• Institution: The Washington Institute for Near East Policy
  • Abstract: Whoever wins, the result will intimate deeper trends in Iranian society, such as public support for the regime and the Supreme Leader’s intentions for the country’s future. The Washington Institute has been sponsoring a series of discussions about sudden succession in the Middle East. Each session focuses on scenarios that might unfold if a specific ruler or leader departed the scene tomorrow. Questions include these: Would the sudden change lead to different policies? Would it affect the stability of the respective countries involved, or the region as a whole? What would be the impact on U.S. interests? Would the manner of a leader’s departure make a difference? The discussions also probe how the U.S. government might adjust to the new situation or influence outcomes. This essay, thirteenth in the series, assesses the situation in Iran, where a June election will determine the successor to President Hassan Rouhani. An IRGC-backed candidate such as Majlis speaker Muhammad Baqer Qalibaf or former defense minister Hossein Dehghan could ultimately prevail—but a history of election surprises in the Islamic Republic suggests no outcome is certain. Whoever wins, the result will offer clues about deeper trends in Iranian society, such as public support for the regime and the Supreme Leader’s intentions for the country’s future.
  • Topic: International Relations, Government, Elections, Domestic politics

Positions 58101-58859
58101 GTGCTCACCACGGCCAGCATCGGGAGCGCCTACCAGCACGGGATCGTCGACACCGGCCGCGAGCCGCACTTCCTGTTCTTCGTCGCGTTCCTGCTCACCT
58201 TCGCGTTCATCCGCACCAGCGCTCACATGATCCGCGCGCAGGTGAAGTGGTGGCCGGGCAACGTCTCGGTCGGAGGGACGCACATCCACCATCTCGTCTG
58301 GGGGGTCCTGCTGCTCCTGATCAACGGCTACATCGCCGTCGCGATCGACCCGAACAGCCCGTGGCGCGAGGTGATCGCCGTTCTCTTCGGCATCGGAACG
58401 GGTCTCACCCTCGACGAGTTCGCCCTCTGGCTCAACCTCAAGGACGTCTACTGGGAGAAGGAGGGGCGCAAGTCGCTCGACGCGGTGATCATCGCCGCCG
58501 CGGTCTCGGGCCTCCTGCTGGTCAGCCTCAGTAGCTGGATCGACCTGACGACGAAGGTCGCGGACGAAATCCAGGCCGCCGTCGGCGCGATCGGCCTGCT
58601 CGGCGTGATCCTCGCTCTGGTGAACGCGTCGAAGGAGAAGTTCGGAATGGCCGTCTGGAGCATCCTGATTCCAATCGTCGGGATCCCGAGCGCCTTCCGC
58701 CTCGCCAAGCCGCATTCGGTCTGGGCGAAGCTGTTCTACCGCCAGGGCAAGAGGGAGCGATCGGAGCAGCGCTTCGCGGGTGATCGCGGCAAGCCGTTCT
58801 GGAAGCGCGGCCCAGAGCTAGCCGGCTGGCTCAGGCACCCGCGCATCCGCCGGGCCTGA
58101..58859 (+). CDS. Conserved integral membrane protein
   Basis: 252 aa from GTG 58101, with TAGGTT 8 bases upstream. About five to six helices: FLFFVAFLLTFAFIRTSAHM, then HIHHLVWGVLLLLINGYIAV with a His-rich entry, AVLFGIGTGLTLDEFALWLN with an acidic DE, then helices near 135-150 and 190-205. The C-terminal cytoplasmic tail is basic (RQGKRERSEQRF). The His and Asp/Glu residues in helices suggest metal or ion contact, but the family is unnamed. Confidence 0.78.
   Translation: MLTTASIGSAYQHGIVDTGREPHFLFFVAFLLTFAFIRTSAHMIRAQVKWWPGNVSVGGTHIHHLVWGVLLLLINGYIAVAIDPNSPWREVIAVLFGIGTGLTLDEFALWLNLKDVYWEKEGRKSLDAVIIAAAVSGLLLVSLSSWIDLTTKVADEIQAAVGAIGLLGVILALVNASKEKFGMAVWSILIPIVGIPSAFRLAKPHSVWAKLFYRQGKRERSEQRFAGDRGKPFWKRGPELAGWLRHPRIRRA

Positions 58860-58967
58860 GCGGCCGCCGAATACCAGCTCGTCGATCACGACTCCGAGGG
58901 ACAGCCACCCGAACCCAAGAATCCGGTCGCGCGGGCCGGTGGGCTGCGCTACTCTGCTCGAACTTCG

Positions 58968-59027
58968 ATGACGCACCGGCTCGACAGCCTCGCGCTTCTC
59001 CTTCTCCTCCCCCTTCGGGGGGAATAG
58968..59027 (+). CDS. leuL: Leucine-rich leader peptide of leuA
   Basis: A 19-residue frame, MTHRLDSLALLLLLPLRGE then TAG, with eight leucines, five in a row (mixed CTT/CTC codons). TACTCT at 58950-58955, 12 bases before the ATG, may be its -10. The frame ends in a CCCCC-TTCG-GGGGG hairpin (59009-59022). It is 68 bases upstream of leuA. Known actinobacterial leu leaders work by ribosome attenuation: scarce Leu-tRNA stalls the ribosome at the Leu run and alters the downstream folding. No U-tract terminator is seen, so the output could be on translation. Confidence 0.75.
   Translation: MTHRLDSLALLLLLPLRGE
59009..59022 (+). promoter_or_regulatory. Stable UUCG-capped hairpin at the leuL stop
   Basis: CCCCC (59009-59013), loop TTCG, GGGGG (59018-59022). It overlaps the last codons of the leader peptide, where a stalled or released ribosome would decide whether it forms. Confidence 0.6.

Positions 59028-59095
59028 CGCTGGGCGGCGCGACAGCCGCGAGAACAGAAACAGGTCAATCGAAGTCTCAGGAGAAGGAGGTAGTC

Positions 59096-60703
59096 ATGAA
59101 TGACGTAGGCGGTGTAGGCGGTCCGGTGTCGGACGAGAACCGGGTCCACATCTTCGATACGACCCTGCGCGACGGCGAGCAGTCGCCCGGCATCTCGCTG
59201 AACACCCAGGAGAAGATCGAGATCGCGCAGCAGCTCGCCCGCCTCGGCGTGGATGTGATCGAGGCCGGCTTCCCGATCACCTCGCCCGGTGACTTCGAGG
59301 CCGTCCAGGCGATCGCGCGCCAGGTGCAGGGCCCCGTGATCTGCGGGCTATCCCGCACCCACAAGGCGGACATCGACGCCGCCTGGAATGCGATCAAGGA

• Political Geography: Iran, Middle East, United States of America
  • Author: Michał Wojnarowicz
  • Publication Date: 05-2021
  • Content Type: Special Report
  • Institution: The Polish Institute of International Affairs
  • Abstract: The cancellation of the 22 May parliamentary elections in the Palestinian Authority (PA) by President Mahmoud Abbas deepens the Palestinian political crisis and contributed to the escalation between Hamas and Israel. The decision is a result of internal disputes in the PA leadership and insufficient external support, primarily from the U.S. The lack of elections will preserve the current political turmoil in the PA and weaken Palestinian relations with Israel.
  • Topic: Politics, Elections, Crisis Management, Escalation
  • Political Geography: Middle East, Israel, Palestine
  • Author: Veronika Jóźwiak
  • Publication Date: 04-2021
  • Content Type: Special Report
  • Institution: The Polish Institute of International Affairs
  • Abstract: For the first time in 12 years, the ruling Fidesz and the opposition have even chances of winning the parliamentary elections in April 2022. Unification of the opposition gives it strength, however, the institutional and financial advantages of the ruling party will be difficult to overcome. The government may be weakened by the effects of the pandemic and the loss of membership in the European People’s Party (EPP). The authorities aim to get funds from the new EU budget before the elections. As a partnership with the European extreme right will not contribute to this goal, the formation of a new grouping in the European Parliament (EP) by Prime Minister Viktor Orbán is unlikely for now.
  • Topic: Politics, Elections, European Union, Far Right
  • Political Geography: Europe, Hungary, Central Europe
  • Author: Andrzej Dąbrowski
  • Publication Date: 03-2021
  • Content Type: Special Report
  • Institution: The Polish Institute of International Affairs